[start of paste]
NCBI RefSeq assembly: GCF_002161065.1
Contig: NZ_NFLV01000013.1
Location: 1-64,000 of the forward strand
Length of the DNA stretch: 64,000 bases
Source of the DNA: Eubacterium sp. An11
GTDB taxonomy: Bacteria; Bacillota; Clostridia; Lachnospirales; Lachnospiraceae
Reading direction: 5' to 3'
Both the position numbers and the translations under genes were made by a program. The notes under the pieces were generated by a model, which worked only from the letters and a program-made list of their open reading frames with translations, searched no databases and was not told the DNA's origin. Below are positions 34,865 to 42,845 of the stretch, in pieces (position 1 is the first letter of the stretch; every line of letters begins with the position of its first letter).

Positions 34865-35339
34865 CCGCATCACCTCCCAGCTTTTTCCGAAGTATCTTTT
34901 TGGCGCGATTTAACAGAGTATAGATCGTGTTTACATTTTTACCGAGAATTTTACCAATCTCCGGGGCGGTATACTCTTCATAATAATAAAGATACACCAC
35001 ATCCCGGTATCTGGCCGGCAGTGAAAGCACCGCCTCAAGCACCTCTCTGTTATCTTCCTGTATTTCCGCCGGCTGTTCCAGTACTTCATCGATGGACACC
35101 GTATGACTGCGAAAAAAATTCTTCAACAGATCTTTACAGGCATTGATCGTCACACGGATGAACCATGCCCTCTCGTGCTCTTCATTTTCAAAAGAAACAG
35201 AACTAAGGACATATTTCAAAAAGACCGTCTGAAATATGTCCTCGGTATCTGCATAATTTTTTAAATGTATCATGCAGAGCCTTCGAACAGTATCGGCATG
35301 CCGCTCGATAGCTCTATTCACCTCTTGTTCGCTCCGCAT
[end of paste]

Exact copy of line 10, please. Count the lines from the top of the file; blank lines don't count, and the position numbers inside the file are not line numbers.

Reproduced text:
34865 CCGCATCACCTCCCAGCTTTTTCCGAAGTATCTTTT